parameters has been reached in each case.
From the experimental data, the rigid-bond test22showed that the
differences of mean-square displacement amplitudes along the inter-
atomic vectors were less than 7 × 10-4Å2. Averaged ratios of observed
and calculated structure factors23,14were very close to unity indicating
a correct scale factor for all data,24as well as good model fitting for
the whole sin θ/λ range. The residual electron density (the difference
between observed and calculated multipole electron densities: δFresid
) Fexper - Fmult) showed no peaks above or below 0.11/-0.09 eÅ-3
for the experimental data and 0.07/-0.07 eÅ-3for the theoretical data
(Figure 2). For the electron density analysis the program packages
XDPROP,19TOPXD,25and WinXPRO26,27have been used.
The density functional theory (DFT) B3LYP periodic theoretical
calculation was performed with the program CRYSTAL98.28The 6-31G-
(d,p) basis set and a molecular geometry fixed at that observed
experimentally29were used. The theoretical structure factors have been
calculated for all possible hkl indices up to sin θ/λ ) 1.0 Å-1and used
for refinements in the same manner as that for the experimental data.
DFT molecular calculations were performed by obtaining the electron
density of a single estrone molecule, frozen at the experimental
geometry, at the B3LYP/6-311++G(d,p) level of theory. The resulting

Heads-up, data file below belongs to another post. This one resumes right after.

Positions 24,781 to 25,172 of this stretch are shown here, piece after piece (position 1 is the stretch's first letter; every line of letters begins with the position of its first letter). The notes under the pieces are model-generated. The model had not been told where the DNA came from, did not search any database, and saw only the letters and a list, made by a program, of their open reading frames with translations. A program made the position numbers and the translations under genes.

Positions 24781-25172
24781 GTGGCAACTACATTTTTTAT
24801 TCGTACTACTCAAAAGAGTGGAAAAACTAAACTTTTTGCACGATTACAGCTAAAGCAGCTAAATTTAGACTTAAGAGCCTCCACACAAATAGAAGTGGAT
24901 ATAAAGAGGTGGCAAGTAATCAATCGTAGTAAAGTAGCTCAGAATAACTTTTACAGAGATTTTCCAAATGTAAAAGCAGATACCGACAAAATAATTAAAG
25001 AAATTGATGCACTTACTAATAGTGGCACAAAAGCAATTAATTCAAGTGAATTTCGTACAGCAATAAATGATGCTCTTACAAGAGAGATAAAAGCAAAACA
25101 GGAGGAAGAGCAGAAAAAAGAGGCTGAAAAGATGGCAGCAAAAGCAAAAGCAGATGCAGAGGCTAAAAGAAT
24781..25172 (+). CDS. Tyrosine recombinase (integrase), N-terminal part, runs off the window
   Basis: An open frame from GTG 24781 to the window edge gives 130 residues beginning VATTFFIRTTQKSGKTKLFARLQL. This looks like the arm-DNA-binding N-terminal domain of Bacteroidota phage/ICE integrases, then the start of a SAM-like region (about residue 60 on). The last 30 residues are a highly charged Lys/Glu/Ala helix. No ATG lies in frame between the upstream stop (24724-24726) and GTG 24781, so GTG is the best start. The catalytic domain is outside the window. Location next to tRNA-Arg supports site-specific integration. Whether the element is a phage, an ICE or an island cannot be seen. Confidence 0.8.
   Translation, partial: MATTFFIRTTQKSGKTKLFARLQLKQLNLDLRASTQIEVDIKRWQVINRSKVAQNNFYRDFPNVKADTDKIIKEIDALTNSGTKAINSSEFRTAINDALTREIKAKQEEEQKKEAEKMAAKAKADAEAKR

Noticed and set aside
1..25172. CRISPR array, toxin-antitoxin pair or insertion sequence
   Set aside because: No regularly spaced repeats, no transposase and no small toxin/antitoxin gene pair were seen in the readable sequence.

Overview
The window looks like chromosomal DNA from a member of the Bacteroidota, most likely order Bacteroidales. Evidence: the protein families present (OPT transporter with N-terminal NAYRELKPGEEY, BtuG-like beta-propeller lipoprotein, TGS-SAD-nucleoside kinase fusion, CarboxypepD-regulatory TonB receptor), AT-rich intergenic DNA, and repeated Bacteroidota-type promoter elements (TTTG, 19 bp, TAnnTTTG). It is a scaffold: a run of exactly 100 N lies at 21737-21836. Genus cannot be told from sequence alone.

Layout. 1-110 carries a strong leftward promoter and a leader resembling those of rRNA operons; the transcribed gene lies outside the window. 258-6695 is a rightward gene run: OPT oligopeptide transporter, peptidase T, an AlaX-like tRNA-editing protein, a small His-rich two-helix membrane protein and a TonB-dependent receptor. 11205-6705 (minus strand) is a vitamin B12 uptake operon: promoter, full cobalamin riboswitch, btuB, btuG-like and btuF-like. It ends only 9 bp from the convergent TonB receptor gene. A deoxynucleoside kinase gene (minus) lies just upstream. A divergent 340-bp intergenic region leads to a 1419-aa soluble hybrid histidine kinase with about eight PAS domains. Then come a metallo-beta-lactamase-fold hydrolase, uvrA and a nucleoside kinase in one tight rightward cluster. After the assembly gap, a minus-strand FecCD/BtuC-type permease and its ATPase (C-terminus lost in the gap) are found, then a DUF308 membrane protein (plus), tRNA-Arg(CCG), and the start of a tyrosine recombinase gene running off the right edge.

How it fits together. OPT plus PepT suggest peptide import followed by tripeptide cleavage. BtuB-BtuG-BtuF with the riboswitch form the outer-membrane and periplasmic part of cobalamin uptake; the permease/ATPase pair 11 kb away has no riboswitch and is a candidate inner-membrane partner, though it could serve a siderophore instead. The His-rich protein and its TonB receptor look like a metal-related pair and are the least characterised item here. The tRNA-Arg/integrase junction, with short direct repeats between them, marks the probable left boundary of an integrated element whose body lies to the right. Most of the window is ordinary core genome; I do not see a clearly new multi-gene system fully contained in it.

electron density was integrated using PROAIM,30,31and bond critical
point data and the molecular graph were obtained by the use of AIM
2000.32,33AIMDELOC34was used to calculate the delocalization indices
δ(A,B) between bonded atoms.35All AIM36atomic properties were
obtained at the B3LYP/6-311++G(d,p)//(experimental geometry) level
of theory except atomic energies to avoid the complications due to
nonvanishing virials of the forces on the nuclei in a nonequilibrium
geometry (vide infra).
To validate our discussion of atomic energies, we have also
performed a careful full geometry optimization followed by a vibrational
frequencies calculation all at the B3LYP/6-31G(d,p) level starting from
the experimental geometry as an initial guess (the final maximum force
and RMS force were as small as 0.000 006 and 0.000 001 hartrees/
bohr, respectively). The absence of any negative frequencies was
confirmed. A wave function at the same level of theory used in the
(21) Allen, F. H.; Kennard, O.; Watson, D. G.; Brammer, L.; Orpen, A. G.;
Taylor, R. J. Chem. Soc., Perkin Trans. 2, 1987, S1-S19.
(22) Hirshfeld, F. L. Acta Crystallogr. 1976, A32, 239-244.
(23) Calculated with the program XDRKplot (courtesy of Dr. Stash, 2004).
(24) In the case of experimental data.
(25) Volkov, A.; Gatti, C.; Abramov, Yu.; Coppens, P. Acta Crystallogr. 2000,
(26) Stash, A. I.; Tsirelson, V. G. J. Appl. Crystallogr. 2002, 35, 371-373.
(27) Stash, A. I.; Tsirelson, V. G. Crystallogr. Rep. 2005, 50, 202-209.
(28) Saunders, V. R.; Dovesi, R.; Roetti, C.; Causa `, M.; Harrison, N. M.;
Orlando, R.; Sicovich-Wilson, C. M. CRYSTAL98 User’s Manual; Uni-
versity of Torino: Torino, 1998.
(29) After preliminary multipole refinements of the experimental data, the
obtained molecular geometry was used for the theoretical solid state and
(30) Bader, R. F. W. AIMPAC. http://www.chemistry.mcmaster.ca/aimpac/.
(31) Biegler-Ko ¨nig F. W.; Bader R. F. W.; Tang T.-H. J. Comput. Chem. 1982,
(32) Biegler-Ko ¨nig, F. W.; Scho ¨nbohm, J.; Bayles, D. http://gauss.fh-bielefeld.de/